You can choose to learn from your failures, and let them propel you to success, just like NASA does. Here’s how.
Houston, we have a problem.
It’s undoubtedly one of the most iconic phrases of the 20th century. While the exact phrase spoken by the astronaut was “Okay, Houston, we’ve had a problem here,” the meaning remains the same—there’s an unforeseen problem, which affects our mission.
In the case of the Apollo 13, the unexpected problem was an oxygen tank explosion. While the Apollo 13 crew made it safely back to Earth, only three years earlier another failure took the lives of three astronauts.
The tragic incident occurred when the shuttle caught fire during a training exercise in Cape Kennedy in 1967. In this case, the shuttle remained on the ground.
In the aftermath, NASA took steps to prevent another prevent another failure of this nature—steps that ultimately helped the Apollo 13 crew survive.
While failures in your business may not have life or death circumstances, NASA’s experience in dealing with and learning from failure can serve you well.
What can we learn from NASA’s response to failure?
Allow yourself to feel the loss…
Acknowledge the loss, and the grief and sadness accompanying it.
In business, we tend to deny our natural emotions because we think it’s inappropriate. After all, it’s “strictly business.” We’ve heard this rhetoric from leaders in the past, but it’s simply not healthy to constantly repress human emotions. (More on this topic in a future post.)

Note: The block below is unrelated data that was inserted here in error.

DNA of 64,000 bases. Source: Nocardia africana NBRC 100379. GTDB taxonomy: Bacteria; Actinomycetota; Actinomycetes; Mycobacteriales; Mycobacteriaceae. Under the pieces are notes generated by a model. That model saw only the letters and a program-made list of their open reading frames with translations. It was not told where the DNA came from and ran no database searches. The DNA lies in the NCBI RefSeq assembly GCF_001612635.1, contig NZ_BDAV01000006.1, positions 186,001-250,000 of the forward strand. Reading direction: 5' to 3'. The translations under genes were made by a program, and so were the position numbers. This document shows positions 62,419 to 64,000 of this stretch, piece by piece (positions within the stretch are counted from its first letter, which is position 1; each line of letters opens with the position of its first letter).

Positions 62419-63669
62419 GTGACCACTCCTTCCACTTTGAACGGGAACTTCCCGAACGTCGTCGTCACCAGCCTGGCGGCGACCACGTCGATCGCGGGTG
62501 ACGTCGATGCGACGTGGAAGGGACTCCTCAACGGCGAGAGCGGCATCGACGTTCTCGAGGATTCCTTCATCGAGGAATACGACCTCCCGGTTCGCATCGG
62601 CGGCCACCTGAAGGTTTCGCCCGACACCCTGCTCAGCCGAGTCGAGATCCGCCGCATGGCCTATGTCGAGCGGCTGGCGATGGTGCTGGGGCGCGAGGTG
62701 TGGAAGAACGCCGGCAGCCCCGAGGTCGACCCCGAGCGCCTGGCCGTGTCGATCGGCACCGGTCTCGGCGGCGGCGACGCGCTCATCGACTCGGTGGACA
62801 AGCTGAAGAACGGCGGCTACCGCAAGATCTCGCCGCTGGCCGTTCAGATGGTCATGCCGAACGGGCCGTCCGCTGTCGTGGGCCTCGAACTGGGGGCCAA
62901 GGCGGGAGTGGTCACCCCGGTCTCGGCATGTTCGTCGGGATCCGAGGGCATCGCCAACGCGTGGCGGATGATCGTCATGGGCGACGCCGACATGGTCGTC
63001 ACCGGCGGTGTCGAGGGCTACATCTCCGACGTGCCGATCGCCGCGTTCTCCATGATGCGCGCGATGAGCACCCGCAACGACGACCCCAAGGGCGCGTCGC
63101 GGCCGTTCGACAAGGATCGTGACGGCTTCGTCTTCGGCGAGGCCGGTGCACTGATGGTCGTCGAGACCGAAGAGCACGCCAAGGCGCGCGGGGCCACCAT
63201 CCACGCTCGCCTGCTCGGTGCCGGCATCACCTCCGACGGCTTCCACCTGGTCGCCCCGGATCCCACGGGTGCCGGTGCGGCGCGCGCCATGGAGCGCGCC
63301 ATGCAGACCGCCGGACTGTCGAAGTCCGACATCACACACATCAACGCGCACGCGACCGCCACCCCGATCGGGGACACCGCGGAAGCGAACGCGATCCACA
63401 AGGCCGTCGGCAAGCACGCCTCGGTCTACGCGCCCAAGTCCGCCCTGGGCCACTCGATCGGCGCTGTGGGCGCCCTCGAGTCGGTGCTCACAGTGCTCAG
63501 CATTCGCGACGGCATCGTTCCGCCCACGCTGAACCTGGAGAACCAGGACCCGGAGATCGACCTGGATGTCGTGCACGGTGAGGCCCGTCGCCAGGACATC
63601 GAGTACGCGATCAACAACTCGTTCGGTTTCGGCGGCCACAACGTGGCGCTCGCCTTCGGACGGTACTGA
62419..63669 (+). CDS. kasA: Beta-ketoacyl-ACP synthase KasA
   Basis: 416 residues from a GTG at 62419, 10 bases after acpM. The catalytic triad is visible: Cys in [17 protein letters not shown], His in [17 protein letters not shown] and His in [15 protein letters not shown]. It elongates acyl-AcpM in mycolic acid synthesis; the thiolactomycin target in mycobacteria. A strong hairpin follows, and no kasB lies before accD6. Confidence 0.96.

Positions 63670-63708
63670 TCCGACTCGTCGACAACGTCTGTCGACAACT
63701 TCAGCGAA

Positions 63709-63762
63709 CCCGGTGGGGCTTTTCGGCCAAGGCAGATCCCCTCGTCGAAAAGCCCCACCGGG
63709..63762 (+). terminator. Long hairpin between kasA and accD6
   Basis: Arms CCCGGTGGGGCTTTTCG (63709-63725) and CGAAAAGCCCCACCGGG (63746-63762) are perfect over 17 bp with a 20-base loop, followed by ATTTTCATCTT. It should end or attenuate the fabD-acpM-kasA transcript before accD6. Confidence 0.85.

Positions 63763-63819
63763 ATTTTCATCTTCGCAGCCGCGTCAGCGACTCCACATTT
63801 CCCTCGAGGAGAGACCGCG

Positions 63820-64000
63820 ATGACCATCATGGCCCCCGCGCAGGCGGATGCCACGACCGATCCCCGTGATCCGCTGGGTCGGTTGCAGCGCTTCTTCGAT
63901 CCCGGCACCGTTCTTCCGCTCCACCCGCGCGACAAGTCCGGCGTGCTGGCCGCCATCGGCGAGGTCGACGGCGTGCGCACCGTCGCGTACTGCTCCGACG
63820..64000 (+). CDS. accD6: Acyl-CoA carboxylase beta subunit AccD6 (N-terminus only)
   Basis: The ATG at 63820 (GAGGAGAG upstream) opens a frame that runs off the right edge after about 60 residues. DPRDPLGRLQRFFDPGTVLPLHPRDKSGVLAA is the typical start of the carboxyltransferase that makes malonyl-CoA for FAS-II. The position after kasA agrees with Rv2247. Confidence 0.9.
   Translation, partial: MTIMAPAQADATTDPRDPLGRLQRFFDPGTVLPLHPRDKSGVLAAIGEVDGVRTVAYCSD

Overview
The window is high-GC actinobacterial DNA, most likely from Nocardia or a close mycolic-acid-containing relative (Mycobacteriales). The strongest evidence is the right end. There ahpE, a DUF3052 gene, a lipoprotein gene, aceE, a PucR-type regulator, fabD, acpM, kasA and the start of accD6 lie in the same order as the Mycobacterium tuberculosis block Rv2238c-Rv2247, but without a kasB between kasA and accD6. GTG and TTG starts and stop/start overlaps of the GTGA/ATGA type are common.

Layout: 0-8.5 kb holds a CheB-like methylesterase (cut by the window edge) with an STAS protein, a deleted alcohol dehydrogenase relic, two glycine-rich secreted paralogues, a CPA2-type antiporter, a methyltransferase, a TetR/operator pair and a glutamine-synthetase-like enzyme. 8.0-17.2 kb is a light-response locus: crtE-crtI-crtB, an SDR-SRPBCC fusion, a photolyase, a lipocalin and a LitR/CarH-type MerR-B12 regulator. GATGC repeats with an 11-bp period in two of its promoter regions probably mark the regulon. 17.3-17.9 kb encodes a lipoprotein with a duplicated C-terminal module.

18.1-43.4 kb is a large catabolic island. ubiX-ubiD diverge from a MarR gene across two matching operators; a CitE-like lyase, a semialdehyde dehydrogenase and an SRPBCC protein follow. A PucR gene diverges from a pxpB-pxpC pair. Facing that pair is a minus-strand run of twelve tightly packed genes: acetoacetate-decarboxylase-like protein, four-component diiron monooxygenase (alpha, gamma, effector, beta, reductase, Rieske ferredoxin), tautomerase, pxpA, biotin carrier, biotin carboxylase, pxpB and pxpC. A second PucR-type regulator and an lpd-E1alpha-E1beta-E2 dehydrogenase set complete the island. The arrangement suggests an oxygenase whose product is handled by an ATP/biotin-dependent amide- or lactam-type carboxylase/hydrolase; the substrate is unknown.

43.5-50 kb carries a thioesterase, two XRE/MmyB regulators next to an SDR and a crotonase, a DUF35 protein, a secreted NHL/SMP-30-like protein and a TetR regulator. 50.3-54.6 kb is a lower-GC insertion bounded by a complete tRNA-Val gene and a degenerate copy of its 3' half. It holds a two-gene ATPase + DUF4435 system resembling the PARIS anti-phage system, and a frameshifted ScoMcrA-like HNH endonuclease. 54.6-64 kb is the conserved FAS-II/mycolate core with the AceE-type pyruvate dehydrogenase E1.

Allow yourself to experience the sadness and grief that come with failure and process it. If you don’t, you may find yourself having to deal with crippling shame down the road.
Dump the shame…
Resist the nagging, critical voice in the back of your head, urging you to feel ashamed about failure.
Shame is a lie your brain tells you—that failure makes you weak. This leads you to draw the conclusion that because you’re weak, you’ll never succeed. You begin to believe you’re permanently shackled to failure and its partner, shame. History proves this conclusion isn’t true.
Think of the many major success stories born from failure. Take a moment to wonder if they experienced shame after a failure. They may have, but they also refused to allow shame to define them. Thus, they kept going and eventually achieved success.
For more help with shame, take the advice Brené Brown offers in this TED video.
Choose to learn the right lesson…
The first word in this sentence is key: Choose. It’s your choice to learn a lesson from your failure. (If you choose to be ashamed, please reread the points about shame above.)
Instead of choosing shame, choose to learn, improve, and move forward. NASA did just that through fundamental changes to the space program to ensure the safety of its astronauts.
It was this learning process that lead to changes, enabling Apollo 13 to return three astronauts safely to Earth after an unexpected, and potentially catastrophic problem.
It’s not the problem, the missed mark, or the failure that defines you. It’s your response that defines you. It can either launch you toward success, or keep you grounded in shame. It’s truly your choice.
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